File:Wavelength indeterminacy.JPG

Waves in crystalline solids are not continuous, because they are composed of vibrations of discrete particles arranged in a regular lattice. This produces aliasing because the same vibration can be considered to have a variety of different wavelengths, as shown in the figure.[14] Descriptions using more than one of these wavelengths are redundant; it is conventional to choose the longest wavelength that fits the phenomenon. The range of wavelengths sufficient to provide a description of all possible waves in a crystalline medium corresponds to the wave vectors confined to the Brillouin zone.[15]

This indeterminacy in wavelength in solids is important in the analysis of wave phenomena such as energy bands and lattice vibrations. It is mathematically equivalent to the aliasing of a signal that is sampled at discrete intervals.

More general waveformsEdit

File:Nonsinusoidal wavelength.JPG

A wave moving in space is called a traveling wave. If the shape repeats itself, it is also a periodic wave.[16] At a fixed moment in time, a snapshot of the wave shows a repeating form in space, with characteristics such as peaks and troughs repeating at equal intervals. To an observer at a fixed location the amplitude appears to vary in time, and repeats itself with a certain period, for example T. If the spatial period of this wave is referred to as its wavelength, then during every period, one wavelength of the wave passes the observer. If the wave propagates with unchanging shape and the velocity in the medium is uniform, this period implies the wavelength is:

 \lambda = vT  \ .
File:Periodic waves in shallow water.jpg

This duality of space and time is expressed mathematically by the fact that the wave's behavior does not depend independently on position x and time t, but rather on the combination of position and time xvt. A wave's amplitude u is then expressed as u(xvt) and in the case of a periodic function u with period λ, that is, u(x + λvt) = u(x vt), the periodicity of u in space means that a snapshot of the wave at a given time t finds the wave varying periodically in space with period λ. In a similar fashion, this periodicity of u implies a periodicity in time as well: u(xv(t + T)) = u(x vt) using the relation vT = λ described above, so an observation of the wave at a fixed location x finds the wave undulating periodically in time with period T = λ/v.[16]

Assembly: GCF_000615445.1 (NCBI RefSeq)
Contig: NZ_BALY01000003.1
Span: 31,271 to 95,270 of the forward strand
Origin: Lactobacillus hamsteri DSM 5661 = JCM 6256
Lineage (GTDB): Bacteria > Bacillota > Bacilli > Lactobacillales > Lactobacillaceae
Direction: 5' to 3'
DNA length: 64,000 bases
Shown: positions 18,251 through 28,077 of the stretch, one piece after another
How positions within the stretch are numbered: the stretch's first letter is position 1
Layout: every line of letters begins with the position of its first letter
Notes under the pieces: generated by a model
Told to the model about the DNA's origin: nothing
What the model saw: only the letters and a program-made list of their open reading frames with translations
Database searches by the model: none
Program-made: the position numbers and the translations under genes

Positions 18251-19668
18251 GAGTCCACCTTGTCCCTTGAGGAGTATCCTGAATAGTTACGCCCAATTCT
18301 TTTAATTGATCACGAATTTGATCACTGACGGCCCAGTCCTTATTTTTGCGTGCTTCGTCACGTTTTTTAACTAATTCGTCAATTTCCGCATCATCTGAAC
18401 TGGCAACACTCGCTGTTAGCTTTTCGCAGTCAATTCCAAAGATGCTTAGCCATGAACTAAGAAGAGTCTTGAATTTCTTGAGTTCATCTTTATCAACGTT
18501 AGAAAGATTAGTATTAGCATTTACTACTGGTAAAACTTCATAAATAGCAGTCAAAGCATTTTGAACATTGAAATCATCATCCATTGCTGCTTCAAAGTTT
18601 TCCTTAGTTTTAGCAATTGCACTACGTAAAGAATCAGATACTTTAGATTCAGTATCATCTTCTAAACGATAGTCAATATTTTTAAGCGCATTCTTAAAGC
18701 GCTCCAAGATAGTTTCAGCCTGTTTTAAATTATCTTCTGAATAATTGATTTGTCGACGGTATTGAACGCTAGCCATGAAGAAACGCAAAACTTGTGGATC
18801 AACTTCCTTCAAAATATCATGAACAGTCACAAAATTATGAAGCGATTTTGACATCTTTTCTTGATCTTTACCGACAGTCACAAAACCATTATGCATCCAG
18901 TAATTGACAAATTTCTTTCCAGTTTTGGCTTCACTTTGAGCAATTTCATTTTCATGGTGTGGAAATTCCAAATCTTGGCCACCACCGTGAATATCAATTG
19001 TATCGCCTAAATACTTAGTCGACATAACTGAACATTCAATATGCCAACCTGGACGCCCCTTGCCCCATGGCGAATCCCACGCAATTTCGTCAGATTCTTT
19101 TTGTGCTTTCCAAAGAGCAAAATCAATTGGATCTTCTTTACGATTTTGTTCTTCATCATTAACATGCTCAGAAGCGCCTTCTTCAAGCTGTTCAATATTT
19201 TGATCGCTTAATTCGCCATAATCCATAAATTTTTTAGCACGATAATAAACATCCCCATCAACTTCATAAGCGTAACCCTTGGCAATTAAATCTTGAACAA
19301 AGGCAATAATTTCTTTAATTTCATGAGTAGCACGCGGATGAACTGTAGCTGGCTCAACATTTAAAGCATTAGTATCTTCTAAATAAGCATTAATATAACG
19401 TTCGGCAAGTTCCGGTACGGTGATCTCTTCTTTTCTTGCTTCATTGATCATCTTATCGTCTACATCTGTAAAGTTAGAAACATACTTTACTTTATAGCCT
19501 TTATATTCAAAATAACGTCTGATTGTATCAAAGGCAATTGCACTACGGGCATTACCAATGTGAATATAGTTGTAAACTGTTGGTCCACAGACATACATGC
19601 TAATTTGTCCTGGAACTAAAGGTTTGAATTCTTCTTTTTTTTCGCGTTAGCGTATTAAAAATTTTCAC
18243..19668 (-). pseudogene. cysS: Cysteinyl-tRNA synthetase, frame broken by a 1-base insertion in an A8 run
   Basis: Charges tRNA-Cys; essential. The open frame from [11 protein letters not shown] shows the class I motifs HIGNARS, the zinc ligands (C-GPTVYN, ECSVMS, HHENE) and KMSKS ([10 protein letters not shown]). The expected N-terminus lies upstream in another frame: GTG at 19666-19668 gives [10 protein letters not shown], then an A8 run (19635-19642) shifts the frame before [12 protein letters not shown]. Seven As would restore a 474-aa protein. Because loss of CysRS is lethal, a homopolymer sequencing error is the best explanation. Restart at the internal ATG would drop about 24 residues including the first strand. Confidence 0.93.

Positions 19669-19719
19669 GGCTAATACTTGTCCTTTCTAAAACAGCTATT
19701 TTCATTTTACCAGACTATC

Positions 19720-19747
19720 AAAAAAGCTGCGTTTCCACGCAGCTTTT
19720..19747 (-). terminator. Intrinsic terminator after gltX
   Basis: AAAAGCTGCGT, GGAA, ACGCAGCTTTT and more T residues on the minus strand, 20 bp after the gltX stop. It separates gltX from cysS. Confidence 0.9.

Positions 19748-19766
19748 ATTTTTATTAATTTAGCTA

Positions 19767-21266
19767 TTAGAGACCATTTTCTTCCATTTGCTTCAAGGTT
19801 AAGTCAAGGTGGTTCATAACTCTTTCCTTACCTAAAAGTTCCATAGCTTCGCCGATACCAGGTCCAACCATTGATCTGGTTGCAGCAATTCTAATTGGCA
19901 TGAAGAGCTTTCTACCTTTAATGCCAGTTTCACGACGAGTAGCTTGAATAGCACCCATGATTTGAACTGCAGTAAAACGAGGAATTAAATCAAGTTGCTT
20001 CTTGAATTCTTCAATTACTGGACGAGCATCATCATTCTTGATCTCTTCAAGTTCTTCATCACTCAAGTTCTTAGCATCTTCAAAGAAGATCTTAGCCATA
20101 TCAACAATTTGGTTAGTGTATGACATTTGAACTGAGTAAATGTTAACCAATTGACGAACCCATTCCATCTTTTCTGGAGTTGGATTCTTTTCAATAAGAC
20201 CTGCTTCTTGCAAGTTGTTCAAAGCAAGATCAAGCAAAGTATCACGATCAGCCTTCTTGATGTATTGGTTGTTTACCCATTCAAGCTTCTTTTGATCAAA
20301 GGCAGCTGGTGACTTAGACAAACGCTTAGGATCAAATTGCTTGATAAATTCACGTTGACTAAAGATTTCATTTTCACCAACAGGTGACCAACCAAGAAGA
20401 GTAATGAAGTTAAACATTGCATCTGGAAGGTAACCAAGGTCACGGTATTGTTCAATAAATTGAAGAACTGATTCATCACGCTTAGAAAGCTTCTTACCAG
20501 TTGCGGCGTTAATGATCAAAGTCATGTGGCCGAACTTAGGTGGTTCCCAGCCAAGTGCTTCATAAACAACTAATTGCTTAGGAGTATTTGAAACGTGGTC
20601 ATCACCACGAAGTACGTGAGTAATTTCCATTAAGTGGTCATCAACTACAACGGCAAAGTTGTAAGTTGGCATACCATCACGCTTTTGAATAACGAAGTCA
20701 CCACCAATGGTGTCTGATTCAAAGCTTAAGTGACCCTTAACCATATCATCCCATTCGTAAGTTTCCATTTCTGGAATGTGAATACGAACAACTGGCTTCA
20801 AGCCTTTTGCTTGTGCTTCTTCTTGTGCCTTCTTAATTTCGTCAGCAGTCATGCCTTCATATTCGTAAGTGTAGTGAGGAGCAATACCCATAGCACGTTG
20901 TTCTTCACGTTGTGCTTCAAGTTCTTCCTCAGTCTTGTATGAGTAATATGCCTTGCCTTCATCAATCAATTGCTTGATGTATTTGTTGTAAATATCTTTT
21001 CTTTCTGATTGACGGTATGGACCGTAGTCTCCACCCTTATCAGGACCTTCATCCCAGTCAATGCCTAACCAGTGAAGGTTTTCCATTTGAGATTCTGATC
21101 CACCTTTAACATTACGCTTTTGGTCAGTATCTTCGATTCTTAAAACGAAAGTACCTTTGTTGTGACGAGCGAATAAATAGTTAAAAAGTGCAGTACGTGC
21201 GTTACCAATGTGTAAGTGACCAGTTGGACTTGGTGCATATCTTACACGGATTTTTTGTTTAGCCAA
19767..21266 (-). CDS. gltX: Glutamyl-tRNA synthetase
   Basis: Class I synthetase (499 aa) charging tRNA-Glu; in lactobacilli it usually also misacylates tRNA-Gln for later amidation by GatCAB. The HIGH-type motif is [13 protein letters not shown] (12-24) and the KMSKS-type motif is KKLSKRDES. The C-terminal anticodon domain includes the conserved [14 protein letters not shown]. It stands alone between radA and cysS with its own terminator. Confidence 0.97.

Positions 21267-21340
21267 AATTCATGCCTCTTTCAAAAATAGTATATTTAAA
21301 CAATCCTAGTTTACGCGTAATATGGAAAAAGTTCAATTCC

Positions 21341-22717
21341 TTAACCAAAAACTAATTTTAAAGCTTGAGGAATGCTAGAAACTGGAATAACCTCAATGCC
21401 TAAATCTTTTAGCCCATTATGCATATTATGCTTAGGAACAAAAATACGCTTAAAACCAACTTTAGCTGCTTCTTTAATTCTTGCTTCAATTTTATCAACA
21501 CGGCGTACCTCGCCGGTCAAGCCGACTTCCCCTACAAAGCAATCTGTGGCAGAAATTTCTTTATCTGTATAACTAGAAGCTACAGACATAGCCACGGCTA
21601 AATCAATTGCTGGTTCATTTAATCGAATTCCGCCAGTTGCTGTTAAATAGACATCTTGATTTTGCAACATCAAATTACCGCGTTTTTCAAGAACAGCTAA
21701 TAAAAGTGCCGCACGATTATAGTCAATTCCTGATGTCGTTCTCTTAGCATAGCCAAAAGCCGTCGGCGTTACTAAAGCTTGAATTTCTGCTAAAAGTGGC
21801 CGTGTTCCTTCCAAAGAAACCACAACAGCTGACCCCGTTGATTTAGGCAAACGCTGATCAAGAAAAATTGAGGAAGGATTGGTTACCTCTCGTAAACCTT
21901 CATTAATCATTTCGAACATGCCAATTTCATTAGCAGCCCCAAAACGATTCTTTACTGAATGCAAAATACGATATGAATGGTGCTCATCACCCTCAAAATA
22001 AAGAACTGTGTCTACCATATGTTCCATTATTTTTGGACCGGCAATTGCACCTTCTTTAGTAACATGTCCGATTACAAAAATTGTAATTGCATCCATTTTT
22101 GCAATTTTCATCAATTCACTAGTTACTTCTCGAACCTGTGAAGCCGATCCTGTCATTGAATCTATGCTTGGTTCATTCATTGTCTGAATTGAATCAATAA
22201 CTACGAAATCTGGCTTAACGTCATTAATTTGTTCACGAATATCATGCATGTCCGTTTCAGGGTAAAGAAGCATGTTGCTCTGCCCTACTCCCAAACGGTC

Traveling waves with non-sinusoidal wave shapes can occur in linear dispersionless media such as free space, but also may arise in nonlinear media under certain circumstances. For example, large-amplitude ocean waves with certain shapes can propagate unchanged, because of properties of the nonlinear surface-wave medium.[17] An example is the cnoidal wave, a periodic traveling wave named because it is described by the Jacobian elliptic function of m-th order, usually denoted as cn (x; m).[18]

Envelope wavesEdit

The term wavelength is also sometimes applied to the envelopes of waves, such as the traveling sinusoidal envelope patterns that result from the interference of two sinusoidal waves close in frequency; such envelope characterizations are used in illustrating the derivation of group velocity, the speed at which slow envelope variations propagate.[19][20]

Wave packetsEdit

File:Wave packet (dispersion).gif
Main article: Wave packet

Localized wave packets, "bursts" of wave action where each wave packet travels as a unit, find application in many fields of physics; the notion of a wavelength also may be applied to these wave packets.[22] The wave packet has an envelope that describes the overall amplitude of the wave; within the envelope, the distance between adjacent peaks or troughs is sometimes called a local wavelength.[23][24] Using Fourier analysis, wave packets can be analyzed into infinite sums (or integrals) of sinusoidal waves of different wavenumbers or wavelengths.[25]